This kind and considerate woman took special care of me, making sure I wouldn’t feel lonesome among the honeymooners and return couples. I suspected that she extended the same level of care to everyone around! Each time she and I sat down to a meal in the multi-level indoor-outdoor restaurant Fijiana with lacquered wood and folk art décor, Tulia was greeted by other diners, answered their questions, enquired about someone’s well-being, or took on various requests regarding menu options and activities for the next day.
After I settled down, we had tropical cocktails at a bar on the pier, and then dinner at the restaurant that consisted of an amuse bouche of summertime tofu and chicken in sesame seeds; a starter of steamed prawn dumplings in aromatic broth of garden herbs, and a main course of salt and pepper reef snapper with cucumber salad and three-flavor sauce with a side of honey-roasted pumpkin.
The next morning, after a breakfast that included a mud crab omelet with chili and papaya relish in addition to fresh-squeezed fruit juices and house-baked pastries, thoroughly impressed, I asked to be introduced to the chef.
Executive Chef Shane Watson, originally from Sidney, Australia, is a multiple award-winning chef, whose successful career in big city restaurants became less satisfactory when his family started growing, and so one day he and his wife decided to take their two children back “home” to Malolo Island, where Watson worked during the opening of the resort and designed a food concept for it.
“We set a benchmark of where we want to be,” said Watson. “I’m from a restaurant background. Resorts aren’t necessarily my thing. I didn’t know hotel, so I brought my restaurant concept with me.”
And it worked! The Chef carefully composes daily menus so there would be something for everyone on them from the simple grilled fish and vegetables fare to lobster cocktails, and from Asian smoked pork noodles to duck confit with hazelnuts. The Chef took me on an excursion to his kitchen garden, from where fresh herbs and seasonal vegetables make it straight to his chopping board. Behind the spinach beds I saw several beehives that produce enough honey for all the kitchen needs.
While in Likuliku, I also had a vigorous massage treatment at the Tatadra (“House of Dreams”) Spa, and an unforgettable Modriki Island Tour originated at the resort.
At the crack of dawn, before the wind picked up, Tulia and I boarded a speedboat that took us to the beautiful Mamanucas – Castaway Island, Mana Island, Matamanoa, and Monuriki, where the film “Cast Away” with Tom Hanks has been shot. We had a short walk on the white sand of Monuriki, and then snorkeled in the blue depth of the South Pacific before going around Monu and Yanuya islands, past Tokoriki and Tavuad, and stopping at Mana Sand Bank – a wondrous shiny stretch of land in the middle of the ocean, before heading back to Likuliku.
Another surprise was awaiting me. As Steve Anstey, General Manager of Ahura Resorts, explained to me, the resort group adopted Iguana Rescue Program to protect the critically endangered Fijian Crested Iguana.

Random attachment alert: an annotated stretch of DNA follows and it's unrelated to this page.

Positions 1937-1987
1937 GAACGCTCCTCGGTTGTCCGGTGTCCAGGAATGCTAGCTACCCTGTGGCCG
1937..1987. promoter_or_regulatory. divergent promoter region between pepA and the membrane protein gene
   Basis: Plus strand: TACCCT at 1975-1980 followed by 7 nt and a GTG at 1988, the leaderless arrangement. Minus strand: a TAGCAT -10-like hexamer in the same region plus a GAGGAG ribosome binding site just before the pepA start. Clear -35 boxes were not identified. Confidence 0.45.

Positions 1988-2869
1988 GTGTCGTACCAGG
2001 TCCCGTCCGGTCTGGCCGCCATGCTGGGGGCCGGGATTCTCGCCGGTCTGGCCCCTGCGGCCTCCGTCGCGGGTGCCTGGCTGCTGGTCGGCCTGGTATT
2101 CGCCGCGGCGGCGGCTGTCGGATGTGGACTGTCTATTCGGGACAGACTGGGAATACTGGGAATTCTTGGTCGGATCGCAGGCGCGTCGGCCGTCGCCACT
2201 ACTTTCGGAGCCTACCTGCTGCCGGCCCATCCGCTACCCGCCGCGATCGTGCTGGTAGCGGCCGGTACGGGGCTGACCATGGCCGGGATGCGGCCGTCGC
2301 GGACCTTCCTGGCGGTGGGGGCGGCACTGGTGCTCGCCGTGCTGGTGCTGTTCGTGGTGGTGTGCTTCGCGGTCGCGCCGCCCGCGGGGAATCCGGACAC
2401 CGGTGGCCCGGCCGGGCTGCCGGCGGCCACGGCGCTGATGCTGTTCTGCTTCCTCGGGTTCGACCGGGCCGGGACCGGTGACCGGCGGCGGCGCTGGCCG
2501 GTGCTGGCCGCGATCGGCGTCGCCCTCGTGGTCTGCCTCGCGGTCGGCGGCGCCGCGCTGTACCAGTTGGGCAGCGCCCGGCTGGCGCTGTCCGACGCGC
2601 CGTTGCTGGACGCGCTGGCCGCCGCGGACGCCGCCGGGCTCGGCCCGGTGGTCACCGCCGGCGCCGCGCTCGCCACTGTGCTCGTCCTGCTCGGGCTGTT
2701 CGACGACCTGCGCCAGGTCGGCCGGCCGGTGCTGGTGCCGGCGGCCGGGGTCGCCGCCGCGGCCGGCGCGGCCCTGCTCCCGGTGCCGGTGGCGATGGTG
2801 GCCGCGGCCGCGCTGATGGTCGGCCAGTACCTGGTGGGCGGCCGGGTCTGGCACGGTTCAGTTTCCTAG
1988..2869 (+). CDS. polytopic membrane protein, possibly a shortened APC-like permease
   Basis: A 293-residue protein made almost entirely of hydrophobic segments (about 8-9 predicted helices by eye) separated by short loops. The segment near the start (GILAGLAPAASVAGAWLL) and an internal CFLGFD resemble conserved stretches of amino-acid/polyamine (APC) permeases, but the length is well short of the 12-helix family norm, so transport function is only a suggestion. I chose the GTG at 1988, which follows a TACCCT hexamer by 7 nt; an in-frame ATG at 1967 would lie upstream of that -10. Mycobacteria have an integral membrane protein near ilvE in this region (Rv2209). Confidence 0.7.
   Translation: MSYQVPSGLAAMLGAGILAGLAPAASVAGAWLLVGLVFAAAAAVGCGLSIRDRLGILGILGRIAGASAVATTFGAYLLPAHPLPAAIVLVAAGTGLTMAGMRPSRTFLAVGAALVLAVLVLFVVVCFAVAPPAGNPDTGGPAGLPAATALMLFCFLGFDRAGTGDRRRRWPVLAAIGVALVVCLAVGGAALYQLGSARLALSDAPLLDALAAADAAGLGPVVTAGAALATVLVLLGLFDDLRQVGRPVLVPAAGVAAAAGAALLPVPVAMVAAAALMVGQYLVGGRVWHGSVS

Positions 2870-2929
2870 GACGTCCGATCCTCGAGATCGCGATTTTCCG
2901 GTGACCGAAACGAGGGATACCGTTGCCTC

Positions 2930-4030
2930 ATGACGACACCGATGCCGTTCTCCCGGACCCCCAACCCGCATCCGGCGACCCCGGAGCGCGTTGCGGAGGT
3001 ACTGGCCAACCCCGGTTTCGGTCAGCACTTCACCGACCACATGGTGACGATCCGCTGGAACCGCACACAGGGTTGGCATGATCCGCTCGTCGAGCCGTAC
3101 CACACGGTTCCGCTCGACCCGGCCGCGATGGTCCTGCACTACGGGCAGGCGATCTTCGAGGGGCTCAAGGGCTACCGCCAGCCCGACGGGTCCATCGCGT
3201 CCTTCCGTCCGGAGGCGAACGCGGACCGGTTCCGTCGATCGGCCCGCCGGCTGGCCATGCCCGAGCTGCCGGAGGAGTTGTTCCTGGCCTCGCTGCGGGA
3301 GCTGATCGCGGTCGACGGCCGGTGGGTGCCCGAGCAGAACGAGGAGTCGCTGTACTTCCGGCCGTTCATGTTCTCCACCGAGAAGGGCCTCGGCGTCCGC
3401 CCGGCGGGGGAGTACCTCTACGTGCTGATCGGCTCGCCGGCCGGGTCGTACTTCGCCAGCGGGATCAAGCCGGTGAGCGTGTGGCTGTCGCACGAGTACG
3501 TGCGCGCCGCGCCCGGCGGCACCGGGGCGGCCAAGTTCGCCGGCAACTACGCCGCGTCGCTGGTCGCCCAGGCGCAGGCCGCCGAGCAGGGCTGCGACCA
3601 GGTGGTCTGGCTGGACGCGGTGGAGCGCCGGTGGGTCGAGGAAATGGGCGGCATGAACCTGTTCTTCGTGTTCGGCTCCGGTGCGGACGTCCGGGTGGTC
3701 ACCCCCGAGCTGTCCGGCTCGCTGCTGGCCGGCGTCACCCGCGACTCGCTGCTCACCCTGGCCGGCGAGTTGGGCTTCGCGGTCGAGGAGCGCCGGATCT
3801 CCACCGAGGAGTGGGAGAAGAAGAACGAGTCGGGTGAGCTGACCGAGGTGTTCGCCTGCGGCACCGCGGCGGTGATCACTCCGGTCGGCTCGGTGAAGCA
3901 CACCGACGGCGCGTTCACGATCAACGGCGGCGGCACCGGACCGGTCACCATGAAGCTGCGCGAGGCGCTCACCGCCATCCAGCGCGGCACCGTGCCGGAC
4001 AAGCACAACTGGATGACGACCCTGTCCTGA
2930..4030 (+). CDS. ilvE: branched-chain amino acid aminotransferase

“Operating in a pristine, sensitive environment such as ours, with ocean and coral reefs on one side, and land flora and fauna on the other, we recognize the importance of sustainable tourism,” said Anstey. “Our aim is not only to minimize our impact on the extraordinary nature that surrounds us, but through a range of activities, programs, and initiatives, to improve and enhance the environment for challenged species and future generations.”
The iguana preservation initiative is being implemented in partnership with US Geological Survey, Taronga Zoo, San Diego Zoo, and Mamanuca Environmental Society.
Adam Clause from the University of Georgia, who works on the research project within the program, took me to the iguana enclosure not far from the front desk of the resort, where I could have a good look at the a jewel-like creature with striped jade-green and white skin, smart beady eyes, and bright yellow nostrils.
The next day, followed by the fascinating sounds of Isa Lei – the national farewell song, “Isa, Isa, vulagi lasa dina/Nomu lako au na rarawa kina/Cava beka ko a mai cakava/Nomu lako au na sega ni lasa,” performed by the Likuliku staff choir, I was boarding a South Sea Cruises boat to Port Denarau in Nadi. At the Denarau Marina I had my last Fijian supper of sweet slipper lobster at the Rhum-Ba restaurant inside the Denarau Yacht Club.
Then I headed for the Nadi airport to take another easy flight with Fiji Airways home, to San Francisco, but just like the Isa Lei song says, whenever I think of Fiji, “Every moment my heart for you is yearning.”
Look for additional information at: www.fijiairways.com, www.tourismfiji.com.fj, www.fiji.travel, www.rosie.com.fj, www.raffehotels.com, www.yasawa.com, www.tokoriki.com, www.ahuraresorts.com, www.mamanucaexpress.com, www.pacificislandair.com, www.ssc.com.fj, www.rhum-ba.com.